CAD helps detect early stage lung cancer

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BOSTON--A computer-aided detection (CAD) method may help radiologists identify cancerous lung nodules at an early stage, according to a study presented today at the 2009 annual meeting of the American Roentgen Ray Society (ARRS).

Researchers from the University of Maryland Medical Center in Baltimore identified 3,000 patients who were diagnosed with lung cancer from an institutional registry between 1995 and 2006. Two radiologists retrospectively reviewed all chest radiographs prior to the discovery of the lung cancer to determine if a lesion was present.

"In our study, we identified 88 nodules that were not detected at the time of interpretation but visible in retrospect and were subsequently determined to be lung cancers," said the study's lead author Joseph Jen-Sho Chen, MD.

A total of 112 radiographs with missed lung cancer were found among 88 patients (mean age of 65 years, 79 men). Lesions were a mean size of 1.8 cm, and were most common on the right (55 percent) lung, in the periphery (75 percent) and in the upper lobes (79 percent).

"CAD was applied to the overlooked nodules and we found that 45-55 percent of the missed nodules were found using the CAD software. The implication of our study is that it is possible that at least some of the nodules representing lung cancer might have been diagnosed at an earlier stage, resulting in early treatment and perhaps a better outcome," Chen said.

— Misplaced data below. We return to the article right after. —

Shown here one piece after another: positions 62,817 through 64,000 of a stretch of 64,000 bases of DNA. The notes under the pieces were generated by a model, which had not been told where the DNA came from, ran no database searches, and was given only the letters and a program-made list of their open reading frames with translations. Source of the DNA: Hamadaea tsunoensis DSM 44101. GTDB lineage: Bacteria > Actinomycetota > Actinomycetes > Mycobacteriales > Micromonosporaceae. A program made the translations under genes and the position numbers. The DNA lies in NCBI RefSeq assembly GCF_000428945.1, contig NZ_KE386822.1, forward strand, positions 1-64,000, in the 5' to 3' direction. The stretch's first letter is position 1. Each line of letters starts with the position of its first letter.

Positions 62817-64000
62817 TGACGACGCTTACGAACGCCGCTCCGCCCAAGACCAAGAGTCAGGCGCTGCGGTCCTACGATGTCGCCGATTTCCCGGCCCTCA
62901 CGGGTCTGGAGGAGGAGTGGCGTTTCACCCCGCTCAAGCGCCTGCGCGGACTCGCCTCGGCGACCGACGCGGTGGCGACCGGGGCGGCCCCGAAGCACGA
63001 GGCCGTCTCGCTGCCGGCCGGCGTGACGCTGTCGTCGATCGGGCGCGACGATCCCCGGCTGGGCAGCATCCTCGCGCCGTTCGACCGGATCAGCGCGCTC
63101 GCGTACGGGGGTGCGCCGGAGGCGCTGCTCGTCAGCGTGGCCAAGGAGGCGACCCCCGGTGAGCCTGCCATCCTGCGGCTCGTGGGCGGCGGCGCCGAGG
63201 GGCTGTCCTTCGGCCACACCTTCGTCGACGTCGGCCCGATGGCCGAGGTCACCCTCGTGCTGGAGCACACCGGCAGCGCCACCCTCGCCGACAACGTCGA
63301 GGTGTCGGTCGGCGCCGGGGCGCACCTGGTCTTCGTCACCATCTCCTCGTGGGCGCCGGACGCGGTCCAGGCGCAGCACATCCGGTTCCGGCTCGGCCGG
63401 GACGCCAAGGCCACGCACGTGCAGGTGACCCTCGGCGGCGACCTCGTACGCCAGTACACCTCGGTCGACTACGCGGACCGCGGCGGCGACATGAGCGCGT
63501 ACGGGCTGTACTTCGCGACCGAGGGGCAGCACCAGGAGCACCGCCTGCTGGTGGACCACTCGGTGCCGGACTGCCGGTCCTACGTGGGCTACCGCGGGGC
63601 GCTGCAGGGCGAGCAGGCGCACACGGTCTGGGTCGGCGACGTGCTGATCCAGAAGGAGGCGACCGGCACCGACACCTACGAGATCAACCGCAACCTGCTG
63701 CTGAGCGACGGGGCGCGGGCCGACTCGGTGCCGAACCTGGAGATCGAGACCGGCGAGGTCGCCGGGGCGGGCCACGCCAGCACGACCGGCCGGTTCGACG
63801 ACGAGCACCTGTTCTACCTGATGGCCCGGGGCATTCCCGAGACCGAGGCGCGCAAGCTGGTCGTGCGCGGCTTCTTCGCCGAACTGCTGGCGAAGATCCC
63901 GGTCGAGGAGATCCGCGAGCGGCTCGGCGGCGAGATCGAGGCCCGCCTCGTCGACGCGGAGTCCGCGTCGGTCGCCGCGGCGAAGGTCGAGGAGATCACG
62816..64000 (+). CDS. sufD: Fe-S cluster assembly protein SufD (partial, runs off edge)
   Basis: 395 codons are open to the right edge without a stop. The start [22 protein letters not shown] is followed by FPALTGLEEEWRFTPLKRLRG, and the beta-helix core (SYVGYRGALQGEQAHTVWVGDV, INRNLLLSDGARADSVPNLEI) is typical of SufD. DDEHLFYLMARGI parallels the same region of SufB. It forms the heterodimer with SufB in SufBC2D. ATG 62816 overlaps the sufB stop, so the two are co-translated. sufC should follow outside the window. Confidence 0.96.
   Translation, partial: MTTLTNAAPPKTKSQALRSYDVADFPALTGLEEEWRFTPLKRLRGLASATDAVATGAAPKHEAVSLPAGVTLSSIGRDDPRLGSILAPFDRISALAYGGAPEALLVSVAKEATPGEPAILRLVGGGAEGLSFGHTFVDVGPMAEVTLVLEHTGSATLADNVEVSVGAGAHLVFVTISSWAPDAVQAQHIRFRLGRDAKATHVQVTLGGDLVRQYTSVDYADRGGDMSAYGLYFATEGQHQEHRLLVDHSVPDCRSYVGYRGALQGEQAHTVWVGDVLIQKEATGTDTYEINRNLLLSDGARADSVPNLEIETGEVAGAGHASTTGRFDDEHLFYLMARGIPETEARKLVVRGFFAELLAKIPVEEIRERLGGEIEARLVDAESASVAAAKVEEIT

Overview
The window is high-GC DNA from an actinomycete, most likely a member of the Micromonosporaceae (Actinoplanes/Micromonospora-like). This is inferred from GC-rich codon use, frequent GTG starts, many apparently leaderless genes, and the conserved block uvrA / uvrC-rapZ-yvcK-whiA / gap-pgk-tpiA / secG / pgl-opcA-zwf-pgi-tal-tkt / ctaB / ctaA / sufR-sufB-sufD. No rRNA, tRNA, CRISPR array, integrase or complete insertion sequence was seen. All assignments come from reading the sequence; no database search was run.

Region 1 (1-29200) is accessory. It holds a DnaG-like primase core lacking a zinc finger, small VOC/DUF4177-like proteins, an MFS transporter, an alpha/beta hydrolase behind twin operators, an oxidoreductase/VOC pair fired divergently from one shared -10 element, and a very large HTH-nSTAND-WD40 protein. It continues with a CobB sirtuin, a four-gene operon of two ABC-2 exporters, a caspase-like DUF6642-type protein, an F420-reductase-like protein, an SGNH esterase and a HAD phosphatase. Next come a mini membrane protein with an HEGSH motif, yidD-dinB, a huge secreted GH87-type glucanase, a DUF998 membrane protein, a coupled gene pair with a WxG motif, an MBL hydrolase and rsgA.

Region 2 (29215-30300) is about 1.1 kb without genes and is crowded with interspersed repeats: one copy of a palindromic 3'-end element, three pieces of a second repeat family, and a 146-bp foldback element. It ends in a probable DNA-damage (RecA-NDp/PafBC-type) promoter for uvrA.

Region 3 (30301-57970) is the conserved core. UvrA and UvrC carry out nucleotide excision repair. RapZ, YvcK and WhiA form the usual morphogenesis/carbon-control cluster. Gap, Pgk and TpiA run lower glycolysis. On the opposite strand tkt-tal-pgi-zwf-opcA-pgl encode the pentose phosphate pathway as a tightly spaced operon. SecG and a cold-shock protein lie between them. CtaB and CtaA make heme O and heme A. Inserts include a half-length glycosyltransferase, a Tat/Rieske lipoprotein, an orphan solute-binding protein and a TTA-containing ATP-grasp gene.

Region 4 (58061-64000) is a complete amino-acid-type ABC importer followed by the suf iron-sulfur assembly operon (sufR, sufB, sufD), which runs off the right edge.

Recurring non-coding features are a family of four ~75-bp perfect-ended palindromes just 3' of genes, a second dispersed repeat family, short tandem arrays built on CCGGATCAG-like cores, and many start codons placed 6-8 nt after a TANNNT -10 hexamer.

The researchers reported CAD identified 45 percent, 50 percent and 55 percent of the nondetected lesions on a per-film basis, respectively; 44 percent, 48 percent and 54 percent on a per-patient basis. The false-positive rate per chest radiograph was 2.6, 3.2 and 3.6, respectively, Chen and colleagues said. There was a significant difference found in the location of the nodules detected by CAD and those that were not detected. However, no statistical difference was found in nodule size.

"The complexity of the structures in the chest including the ribs, mediastinum and pulmonary vessels can make it difficult to identify separate pulmonary nodules that may represent an early lung cancer from normal anatomy," he said. "CAD is a method that can be used to assist the radiologist in the search for lung cancer. The software highlights abnormalities that may be overlooked by the radiologist on an initial search."

"Lung cancer accounts for more than 150,000 deaths annually in the U.S. alone. Overall, only about 15 percent of patients survive five years or more, but with early detection, survival increases to greater than 70 percent," Chen said. "The use of CAD may be particularly valuable in early lung cancer, where the findings are often subtle," he said.

"We hope ultimately that studies such as ours will determine whether CAD should be adopted as part of the standard armamentarium for evaluating lung nodules," said Chen.